Work and Travel in Kuwait
VOLUNTEER AND PAID WORK OPPORTUNITIES IN KUWAIT FOR TRAVELLERS
Kuwait, to most people, is the oil-rich nation that formed the focal point of the Gulf War in the 1990s. Today, Kuwait is peaceful and continues to enjoy its oil wealth. It has the most valuable currency in the world, which makes it an incredibly expensive country to visit.
For this reason, backpackers should consider work and travel in Kuwait if they want to extend their stay here and make the most of the country.
This travel guide to Kuwait (https://www.lonelyplanet.com/kuwait) will show you what you need to know about experiencing this Middle Eastern country.
1. Work with Stray Animals in Kuwait
Kuwait has a lot of stray animals on its streets. Believe it or not, Kuwait is much more than the glittering towers of Kuwait City. Shelters across the nation work in rescuing abandoned animals and educating people about how to treat animals and how to fulfil their basic needs.
You could find yourself working in a shelter as you travel in Kuwait. You may also find yourself helping to promote the neutering of animals and protecting those that are stray.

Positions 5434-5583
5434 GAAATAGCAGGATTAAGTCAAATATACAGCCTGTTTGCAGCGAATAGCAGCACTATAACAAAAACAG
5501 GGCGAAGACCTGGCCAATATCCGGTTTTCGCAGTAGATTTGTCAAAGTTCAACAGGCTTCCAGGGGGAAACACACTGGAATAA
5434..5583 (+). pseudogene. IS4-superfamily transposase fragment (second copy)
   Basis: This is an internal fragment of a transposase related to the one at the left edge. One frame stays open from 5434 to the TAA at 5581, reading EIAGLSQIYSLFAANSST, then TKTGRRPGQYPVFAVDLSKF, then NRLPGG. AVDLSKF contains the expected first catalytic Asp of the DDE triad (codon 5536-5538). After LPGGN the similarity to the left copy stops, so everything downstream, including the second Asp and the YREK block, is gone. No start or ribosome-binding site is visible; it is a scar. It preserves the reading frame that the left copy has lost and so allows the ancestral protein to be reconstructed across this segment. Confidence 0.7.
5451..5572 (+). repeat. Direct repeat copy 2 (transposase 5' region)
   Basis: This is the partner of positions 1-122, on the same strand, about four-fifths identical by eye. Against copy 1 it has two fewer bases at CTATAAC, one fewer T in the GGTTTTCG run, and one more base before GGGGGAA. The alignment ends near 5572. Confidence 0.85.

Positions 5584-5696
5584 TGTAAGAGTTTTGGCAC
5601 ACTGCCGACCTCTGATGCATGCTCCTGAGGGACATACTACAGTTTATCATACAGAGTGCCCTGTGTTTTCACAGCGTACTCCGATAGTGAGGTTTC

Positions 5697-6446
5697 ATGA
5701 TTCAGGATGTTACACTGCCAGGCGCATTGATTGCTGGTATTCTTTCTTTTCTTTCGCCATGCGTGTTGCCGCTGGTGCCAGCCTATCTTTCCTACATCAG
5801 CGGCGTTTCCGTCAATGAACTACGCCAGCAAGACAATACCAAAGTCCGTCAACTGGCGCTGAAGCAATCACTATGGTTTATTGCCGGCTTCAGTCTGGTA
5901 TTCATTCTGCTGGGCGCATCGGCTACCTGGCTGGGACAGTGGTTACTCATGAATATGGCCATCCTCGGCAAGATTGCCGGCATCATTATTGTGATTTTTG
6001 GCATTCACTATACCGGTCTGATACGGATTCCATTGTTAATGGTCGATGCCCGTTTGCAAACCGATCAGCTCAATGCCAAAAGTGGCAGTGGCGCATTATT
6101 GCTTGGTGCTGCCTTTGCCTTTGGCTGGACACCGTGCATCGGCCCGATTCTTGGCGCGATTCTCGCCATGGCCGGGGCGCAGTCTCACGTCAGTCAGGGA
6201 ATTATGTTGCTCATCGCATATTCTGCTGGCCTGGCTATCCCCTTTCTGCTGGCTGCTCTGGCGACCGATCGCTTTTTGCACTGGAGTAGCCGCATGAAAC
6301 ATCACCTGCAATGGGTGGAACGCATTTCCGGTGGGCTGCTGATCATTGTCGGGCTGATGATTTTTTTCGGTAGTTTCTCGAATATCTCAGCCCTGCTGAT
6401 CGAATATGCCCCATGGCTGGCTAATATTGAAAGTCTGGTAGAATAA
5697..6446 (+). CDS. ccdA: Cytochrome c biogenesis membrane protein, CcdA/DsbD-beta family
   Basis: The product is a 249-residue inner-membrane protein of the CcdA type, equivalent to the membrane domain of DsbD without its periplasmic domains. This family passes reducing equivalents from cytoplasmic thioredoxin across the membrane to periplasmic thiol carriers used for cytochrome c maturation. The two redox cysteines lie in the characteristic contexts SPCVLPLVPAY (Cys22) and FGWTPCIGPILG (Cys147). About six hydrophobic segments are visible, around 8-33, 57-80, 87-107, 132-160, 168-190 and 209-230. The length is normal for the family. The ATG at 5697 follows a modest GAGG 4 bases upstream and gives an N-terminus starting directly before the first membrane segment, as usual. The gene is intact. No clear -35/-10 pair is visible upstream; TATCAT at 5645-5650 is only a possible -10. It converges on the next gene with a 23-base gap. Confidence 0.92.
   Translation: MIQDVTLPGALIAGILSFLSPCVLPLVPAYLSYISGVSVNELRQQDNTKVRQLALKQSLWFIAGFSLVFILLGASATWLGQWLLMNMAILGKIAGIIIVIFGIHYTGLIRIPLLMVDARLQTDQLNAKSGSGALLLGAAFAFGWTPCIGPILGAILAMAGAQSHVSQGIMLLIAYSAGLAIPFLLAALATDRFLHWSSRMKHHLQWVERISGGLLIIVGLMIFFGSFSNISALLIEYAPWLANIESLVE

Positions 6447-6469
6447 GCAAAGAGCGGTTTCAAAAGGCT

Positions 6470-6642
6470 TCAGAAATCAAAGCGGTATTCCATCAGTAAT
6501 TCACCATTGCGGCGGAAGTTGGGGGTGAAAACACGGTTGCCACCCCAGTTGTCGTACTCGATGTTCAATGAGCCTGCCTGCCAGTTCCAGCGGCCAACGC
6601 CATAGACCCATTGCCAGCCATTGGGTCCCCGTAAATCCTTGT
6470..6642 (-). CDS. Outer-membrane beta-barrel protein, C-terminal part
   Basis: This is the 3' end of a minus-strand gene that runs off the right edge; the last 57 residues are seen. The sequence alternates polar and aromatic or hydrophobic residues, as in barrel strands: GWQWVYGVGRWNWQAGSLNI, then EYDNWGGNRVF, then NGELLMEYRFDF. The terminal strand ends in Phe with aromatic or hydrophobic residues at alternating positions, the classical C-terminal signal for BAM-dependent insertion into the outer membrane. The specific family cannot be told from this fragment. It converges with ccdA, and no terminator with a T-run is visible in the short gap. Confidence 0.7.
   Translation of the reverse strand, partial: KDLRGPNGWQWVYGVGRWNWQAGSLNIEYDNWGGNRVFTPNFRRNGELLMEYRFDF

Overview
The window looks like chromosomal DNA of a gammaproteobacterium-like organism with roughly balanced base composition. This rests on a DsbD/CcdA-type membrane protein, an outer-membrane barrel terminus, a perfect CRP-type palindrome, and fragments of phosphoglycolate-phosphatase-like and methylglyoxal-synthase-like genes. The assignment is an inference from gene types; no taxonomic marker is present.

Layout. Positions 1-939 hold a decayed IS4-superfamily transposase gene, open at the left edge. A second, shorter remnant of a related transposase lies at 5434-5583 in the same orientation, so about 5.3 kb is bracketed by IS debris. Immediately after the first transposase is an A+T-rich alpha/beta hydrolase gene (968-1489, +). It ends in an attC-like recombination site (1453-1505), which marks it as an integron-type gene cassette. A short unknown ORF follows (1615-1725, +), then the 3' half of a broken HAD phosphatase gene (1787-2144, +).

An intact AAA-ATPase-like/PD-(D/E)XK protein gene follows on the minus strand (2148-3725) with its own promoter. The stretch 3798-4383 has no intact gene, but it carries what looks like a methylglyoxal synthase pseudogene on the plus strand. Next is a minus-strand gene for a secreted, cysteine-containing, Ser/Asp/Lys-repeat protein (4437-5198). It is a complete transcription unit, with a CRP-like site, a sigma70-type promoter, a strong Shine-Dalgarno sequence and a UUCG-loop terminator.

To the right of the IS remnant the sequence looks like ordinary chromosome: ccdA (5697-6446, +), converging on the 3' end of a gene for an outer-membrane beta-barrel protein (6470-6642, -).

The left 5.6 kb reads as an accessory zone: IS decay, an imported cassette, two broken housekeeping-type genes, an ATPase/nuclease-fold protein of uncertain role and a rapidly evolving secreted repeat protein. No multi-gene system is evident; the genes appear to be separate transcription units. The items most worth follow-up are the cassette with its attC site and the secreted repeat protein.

It’s one of the most rewarding volunteering opportunities in Kuwait.
2. Protect Turtles in Kuwait
Kuwait’s position means that its coastline is home to an array of marine life on its coral reefs. Sea turtles are regularly trapped in fishing nets and debris.
Protecting turtles in Kuwait means you’re helping to preserve these animals for future generations. Part of your work will involve installing buoys to keep boats from mooring in certain places. You’ll also be helping to retrieve debris from the sea and even removing sunken vessels.
It helps if you have experience working in the water, but it’s far from necessary.
3. Work with Children’s Hospitals in Kuwait
Another of the volunteer opportunities in Kuwait is working in a children’s hospital. Volunteers are often used to enable children to feel more comfortable in a hospital setting.
This doesn’t require any medical experience. The role typically involves keeping children company when they don’t have visitors and playing games with them. If you have any experience in childcare, you’ll find this is the perfect job for you.
There are six hospitals in Kuwait that you could find yourself working in.
VOLUNTEER WORK VISA / PERMIT REQUIREMENTS FOR KUWAIT
You must understand that formalities are a big deal in Kuwait. Work and travel in Kuwait usually requires you to submit more formal applications. This isn’t a country where you can simply arrive and expect to find a role working as a volunteer.
The visa requirements for Kuwait are typically Western-centric. The only countries that don’t require any sort of permit are those who within the Arabian Peninsula. Everyone else either can get a visa-on-arrival (https://www.dgca.gov.kw/en/travellers/traveller-information/arrival-procedures/visa-services) or apply for an e-visa in advance. They’re both essentially the same thing.